Cards Grab Matt Wieters

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The Cardinals have agreed to a minor-league deal with veteran catcher Matt Wieters, per Derrick Goold of the St. Louis Post-Dispatch (via Twitter). Salary terms are not yet known.
While he held out in hopes of securing a MLB commitment, the 32-year-old Wieters will settle instead for a chance to serve as a backup to Yadier Molina. The competition is fairly limited. Francisco Pena seemingly held the edge at the outset of camp after re-joining the organization on a minors pact. Joe Hudson is the only other backstop in camp with MLB experience.
Wieters can still put the ball over the fence, and posted career-best plate discipline marks in 2018, but he has not been very productive with the bat of late. Since the start of the 2016 season, he’s producing at only a .235/.303/.376 rate through 1,200 trips to the plate. That’s a far cry from the .254/.317/.436 output that Wieters managed over the prior half-decade.
Wieters isn’t generally regarded as a high-quality overall defender at this stage of his career, and fares poorly in particular in pitch-framing metrics, but does still block, throw, and manage a staff well. It’s possible there’s still some hope that he’ll restore some of his lost luster with the bat, making this a nice low-risk move for the St. Louis organization.
For the Cards, the addition deepens the catching unit as Molina closes in on his 37th birthday and works to recover from an offseason knee procedure. The switch-hitting Wieters has historically performed better against right-handed pitching, as has Molina, but neither carries significant career platoon splits. If Wieters can beat out Pena for the job, he seems like a potentially solid mate for Molina.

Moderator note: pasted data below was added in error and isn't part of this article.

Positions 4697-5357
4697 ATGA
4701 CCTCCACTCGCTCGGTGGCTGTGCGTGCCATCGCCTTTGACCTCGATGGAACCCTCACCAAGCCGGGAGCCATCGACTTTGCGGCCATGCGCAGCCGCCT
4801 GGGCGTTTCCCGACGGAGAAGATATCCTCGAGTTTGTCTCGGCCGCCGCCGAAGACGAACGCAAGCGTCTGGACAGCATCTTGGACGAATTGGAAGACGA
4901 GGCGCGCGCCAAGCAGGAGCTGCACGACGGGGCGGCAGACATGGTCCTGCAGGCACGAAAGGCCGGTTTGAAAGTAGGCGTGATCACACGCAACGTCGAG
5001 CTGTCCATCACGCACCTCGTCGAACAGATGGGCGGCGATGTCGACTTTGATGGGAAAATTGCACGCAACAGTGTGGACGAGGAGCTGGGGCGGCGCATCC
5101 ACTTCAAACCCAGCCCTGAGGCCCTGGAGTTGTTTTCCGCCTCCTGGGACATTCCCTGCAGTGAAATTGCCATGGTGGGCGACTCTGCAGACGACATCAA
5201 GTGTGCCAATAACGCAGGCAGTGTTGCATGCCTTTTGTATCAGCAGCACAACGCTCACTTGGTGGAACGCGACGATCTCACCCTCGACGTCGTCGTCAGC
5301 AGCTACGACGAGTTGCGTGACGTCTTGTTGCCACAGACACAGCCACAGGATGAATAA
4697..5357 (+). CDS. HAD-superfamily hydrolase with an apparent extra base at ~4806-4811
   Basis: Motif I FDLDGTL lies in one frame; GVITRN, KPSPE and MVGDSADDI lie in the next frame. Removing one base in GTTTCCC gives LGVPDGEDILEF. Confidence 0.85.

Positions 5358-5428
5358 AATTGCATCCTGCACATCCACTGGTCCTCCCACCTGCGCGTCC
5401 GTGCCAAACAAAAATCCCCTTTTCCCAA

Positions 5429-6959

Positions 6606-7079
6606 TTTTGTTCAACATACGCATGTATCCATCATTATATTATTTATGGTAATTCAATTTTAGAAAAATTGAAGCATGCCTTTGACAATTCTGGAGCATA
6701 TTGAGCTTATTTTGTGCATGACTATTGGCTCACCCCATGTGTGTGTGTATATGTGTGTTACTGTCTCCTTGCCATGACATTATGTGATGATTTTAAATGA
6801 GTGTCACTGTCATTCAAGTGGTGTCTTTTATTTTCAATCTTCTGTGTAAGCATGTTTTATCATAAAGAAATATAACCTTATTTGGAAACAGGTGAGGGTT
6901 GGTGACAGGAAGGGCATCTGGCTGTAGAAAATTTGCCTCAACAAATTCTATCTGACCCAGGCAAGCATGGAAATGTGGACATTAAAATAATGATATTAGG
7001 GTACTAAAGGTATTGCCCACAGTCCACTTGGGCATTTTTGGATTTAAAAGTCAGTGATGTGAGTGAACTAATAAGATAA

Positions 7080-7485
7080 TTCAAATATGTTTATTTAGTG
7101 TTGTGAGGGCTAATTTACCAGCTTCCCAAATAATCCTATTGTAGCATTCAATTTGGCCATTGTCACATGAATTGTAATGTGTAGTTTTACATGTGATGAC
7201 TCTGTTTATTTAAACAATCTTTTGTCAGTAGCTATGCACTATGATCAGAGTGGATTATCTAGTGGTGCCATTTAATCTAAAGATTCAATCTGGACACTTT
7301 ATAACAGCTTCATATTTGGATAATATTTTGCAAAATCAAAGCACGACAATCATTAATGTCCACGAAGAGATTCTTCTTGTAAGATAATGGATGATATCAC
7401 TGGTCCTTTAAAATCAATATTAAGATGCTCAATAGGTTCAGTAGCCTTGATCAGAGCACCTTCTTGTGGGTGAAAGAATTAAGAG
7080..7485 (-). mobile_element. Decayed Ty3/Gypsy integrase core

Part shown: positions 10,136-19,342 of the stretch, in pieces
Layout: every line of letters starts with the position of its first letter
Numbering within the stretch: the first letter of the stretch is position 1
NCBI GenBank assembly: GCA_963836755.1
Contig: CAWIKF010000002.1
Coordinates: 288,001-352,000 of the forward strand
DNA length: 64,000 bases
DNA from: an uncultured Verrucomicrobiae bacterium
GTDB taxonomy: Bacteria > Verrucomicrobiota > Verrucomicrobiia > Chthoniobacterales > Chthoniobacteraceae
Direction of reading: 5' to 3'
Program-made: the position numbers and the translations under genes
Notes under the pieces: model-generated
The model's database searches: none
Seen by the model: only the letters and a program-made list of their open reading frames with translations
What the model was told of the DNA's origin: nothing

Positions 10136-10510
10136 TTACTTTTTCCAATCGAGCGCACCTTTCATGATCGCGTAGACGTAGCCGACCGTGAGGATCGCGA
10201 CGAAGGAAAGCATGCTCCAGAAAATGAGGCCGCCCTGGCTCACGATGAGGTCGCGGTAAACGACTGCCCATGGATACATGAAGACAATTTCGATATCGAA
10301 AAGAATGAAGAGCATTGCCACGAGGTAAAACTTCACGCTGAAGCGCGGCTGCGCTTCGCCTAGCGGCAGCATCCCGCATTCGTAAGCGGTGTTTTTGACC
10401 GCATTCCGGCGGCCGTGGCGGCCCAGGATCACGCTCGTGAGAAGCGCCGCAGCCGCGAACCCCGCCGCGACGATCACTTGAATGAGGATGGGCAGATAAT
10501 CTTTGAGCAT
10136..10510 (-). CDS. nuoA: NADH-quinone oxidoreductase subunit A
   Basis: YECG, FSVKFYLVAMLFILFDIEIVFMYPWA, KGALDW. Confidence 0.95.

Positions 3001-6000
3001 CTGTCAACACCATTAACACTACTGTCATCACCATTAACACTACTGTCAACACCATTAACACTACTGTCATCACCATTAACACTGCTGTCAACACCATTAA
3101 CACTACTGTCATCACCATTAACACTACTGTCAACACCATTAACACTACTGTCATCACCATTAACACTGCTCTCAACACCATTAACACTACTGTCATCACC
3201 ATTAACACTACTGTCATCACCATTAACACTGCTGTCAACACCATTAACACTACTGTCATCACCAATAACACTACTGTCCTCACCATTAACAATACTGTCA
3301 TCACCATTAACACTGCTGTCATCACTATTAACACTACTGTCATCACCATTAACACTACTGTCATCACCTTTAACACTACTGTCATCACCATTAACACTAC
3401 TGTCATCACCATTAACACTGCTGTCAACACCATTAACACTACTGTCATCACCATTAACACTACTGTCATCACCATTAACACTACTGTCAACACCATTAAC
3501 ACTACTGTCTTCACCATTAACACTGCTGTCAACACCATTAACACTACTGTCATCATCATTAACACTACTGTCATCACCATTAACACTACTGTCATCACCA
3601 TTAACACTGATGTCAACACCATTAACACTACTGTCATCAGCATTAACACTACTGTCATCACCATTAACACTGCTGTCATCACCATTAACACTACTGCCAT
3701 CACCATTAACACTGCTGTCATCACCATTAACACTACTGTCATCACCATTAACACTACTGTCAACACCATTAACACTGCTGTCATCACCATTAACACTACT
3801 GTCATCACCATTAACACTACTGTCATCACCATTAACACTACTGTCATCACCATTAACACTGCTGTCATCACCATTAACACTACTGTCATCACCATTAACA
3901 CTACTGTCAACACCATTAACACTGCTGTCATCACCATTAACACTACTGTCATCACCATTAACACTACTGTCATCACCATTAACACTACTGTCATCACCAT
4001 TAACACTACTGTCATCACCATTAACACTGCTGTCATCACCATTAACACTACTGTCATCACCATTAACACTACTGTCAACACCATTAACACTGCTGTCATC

Source: Jeff Todd

Carlos Martinez Shoulder Woes Continue

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Cardinals right-hander Carlos Martinez is wearing a sling on his right arm in camp this morning, and manager Mike Shildt revealed to reporters that the right-hander received a platelet-rich plasma injection yesterday and is still two weeks from throwing (Twitter links via Derrick Goold of the St. Louis Post-Dispatch). Goold reported overnight that Martinez was headed for a second opinion on his right shoulder and now adds that if Martinez is ready for Opening Day — which is not a certainty — he’ll be in a relief role.
Shoulder troubles in 2018 also sent Martinez to a bullpen role late in the year, and he’ll apparently reprise that role for at least some of the 2019 season. Subtracting him from the early rotation mix would give the Cards a group of Miles Mikolas, Jack Flaherty, Michael Wacha, Adam Wainwright and one of Alex Reyes, John Gant, Dakota Hudson, Austin Gomber and Daniel Ponce de Leon — barring an addition from outside the organization, of course. Left-handers Dallas Keuchel and Gio Gonzalez are the top two unsigned starters on the market, while other depth options include Clay Buchholz and old friend Edwin Jackson.
Goold noted within his column that Reyes’ early work in spring is thrusting him into the conversation for an Opening Day rotation spot. But, it should be noted that the right-hander only threw a combined 27 innings between the Majors and Minors in 2017-18 combined as he rehabbed from Tommy John surgery and then underwent shoulder to repair a torn tendon in his lat last June. Reyes has never reached 120 innings in a professional season, and the Cards will surely want to monitor his workload in 2019. In other words, if he does open the year as a starter, it seems unlikely that he’d be expected to hold that role all season. Even if that is the organization’s hope, his injury history suggests that he can’t be penciled in for that type of workload.